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City denies fee waiver to Walk for Hope

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Kathryn Silvas, vice president of the Chaves County Cancer Fund. (Lisa Dunlap Photo)

The Chaves County Cancer Fund will not receive a waiver of city fees for its upcoming fundraising event following a vote by a city committee.

Three members of the Roswell City Council Finance Committee voted unanimously to deny a request that the city waive $2,461 for city personnel, equipment or supplies related to the nonprofit’s 2020 Walk for Hope, now scheduled for May 8 at the Cielo Grande Recreation Area.

With Chair Caleb Grant and Councilors Steve Henderson and Jacob Roebuck voting against the request, the matter is not scheduled to be considered by the City Council.

“While we respect the city’s decision and position on their policy, it is disappointing because that is two families we cannot help,” said Kathryn Silva, vice president of the Chaves County Cancer Fund. “All we can do is ask the business community to come forward and either ask for help with funds that we will need to pay to the city … or if there is another location available that could be donated.”

The group raised $85,946.89 at its 2019 walk, Silva said, and its application with the city indicates that it has raised about $1 million during the past 10 years.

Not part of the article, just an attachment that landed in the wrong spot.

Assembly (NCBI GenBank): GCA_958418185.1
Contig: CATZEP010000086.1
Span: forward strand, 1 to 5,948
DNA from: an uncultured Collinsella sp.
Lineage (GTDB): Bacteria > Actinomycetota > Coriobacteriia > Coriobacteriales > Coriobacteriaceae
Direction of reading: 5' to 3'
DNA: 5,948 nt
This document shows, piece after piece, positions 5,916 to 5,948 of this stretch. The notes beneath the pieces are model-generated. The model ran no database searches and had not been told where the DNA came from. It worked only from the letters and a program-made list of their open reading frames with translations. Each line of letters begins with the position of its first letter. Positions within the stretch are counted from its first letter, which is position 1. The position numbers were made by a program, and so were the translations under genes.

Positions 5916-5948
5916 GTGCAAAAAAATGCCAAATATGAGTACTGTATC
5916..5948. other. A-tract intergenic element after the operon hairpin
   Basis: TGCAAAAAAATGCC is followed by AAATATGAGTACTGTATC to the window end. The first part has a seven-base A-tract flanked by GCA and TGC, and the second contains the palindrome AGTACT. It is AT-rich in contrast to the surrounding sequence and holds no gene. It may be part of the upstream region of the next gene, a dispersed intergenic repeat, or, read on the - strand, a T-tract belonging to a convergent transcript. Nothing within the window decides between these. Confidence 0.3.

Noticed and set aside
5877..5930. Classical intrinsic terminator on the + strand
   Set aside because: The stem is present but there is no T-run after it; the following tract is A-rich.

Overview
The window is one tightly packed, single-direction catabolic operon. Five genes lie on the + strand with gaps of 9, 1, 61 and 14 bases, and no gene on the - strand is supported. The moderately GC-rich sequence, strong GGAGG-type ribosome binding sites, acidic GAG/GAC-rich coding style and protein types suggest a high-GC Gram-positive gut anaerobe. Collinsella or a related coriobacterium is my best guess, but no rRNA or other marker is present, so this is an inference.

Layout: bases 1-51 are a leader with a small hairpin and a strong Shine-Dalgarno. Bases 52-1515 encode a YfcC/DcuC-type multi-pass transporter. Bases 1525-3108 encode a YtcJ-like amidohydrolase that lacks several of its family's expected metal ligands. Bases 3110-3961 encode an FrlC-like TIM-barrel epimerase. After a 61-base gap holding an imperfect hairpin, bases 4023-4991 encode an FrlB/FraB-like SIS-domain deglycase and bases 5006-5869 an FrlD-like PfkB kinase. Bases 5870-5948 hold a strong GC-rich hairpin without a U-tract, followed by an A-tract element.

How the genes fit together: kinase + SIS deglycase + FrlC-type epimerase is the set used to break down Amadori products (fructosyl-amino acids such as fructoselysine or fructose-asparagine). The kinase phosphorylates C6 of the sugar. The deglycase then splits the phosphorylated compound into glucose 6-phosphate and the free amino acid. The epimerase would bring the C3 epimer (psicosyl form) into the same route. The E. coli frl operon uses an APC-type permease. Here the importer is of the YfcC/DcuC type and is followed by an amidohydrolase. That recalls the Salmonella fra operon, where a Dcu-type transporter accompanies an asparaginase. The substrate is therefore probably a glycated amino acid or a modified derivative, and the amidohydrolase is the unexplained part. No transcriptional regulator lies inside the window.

Silva said all locally raised money goes to local families, with a $2,000 cap per family per year in general; that every penny raised goes to help people who are diagnosed with cancer; and that everyone working for the nonprofit and as event organizers do so as volunteers.

The City Council did grant the group a waiver in 2019 of up to $3,682, with the walk accruing $3,546.23 in expenses for city personnel, equipment or other fees.

The committee also heard from Marcus Gallegos, city recreation manager, who said that his department, as well as the city’s Parks Department, are feeling “drained” to meet the needs for special events since the new Recreation and Aquatic Center opened. He said he has paid $18,500 in overtime so far this fiscal year, which he attributed mostly to assisting with special events.

Henderson and Roebuck expressed their support for the Chaves County Cancer Fund and its fundraising efforts, but said that city residents are generous and that the organization has a lot of support that it can build on to find other sponsors. For those reasons, they decided to support the staff recommendation to deny the waiver.

The committee also discussed the process by which fund transfers can be made without requiring review of all councilors or a vote at a City Council meeting.

The topic was prompted because the General Services Committee authorized in October the expenditure of about $202,275 for netting at the Charlie McVay Memorial Softball Complex without forwarding the matter to the City Council. The project had been discussed at various council and committee meetings for a couple of years.

City Manager Joe Neeb said that the money for the netting project will come from the Gross Receipts Tax Administration Fee fund.

But he added that he would present at a future Finance Committee meeting some specific recommendations regarding the larger issue of when general fund transfers would require notification to or review by city councilors. When funds are transferred out of or into the general fund from other types of city funds, state laws require budget amendment requests, which are voted on by the City Council.

Neeb and other city staff said that current city finance department policies established in 2018 by the city manager’s office allow money transfers within the general fund of less than $1 million to be made by the city manager.

Senior Writer Lisa Dunlap can be reached at 575-622-7710, ext. 311, or at reporter02@rdrnews.com.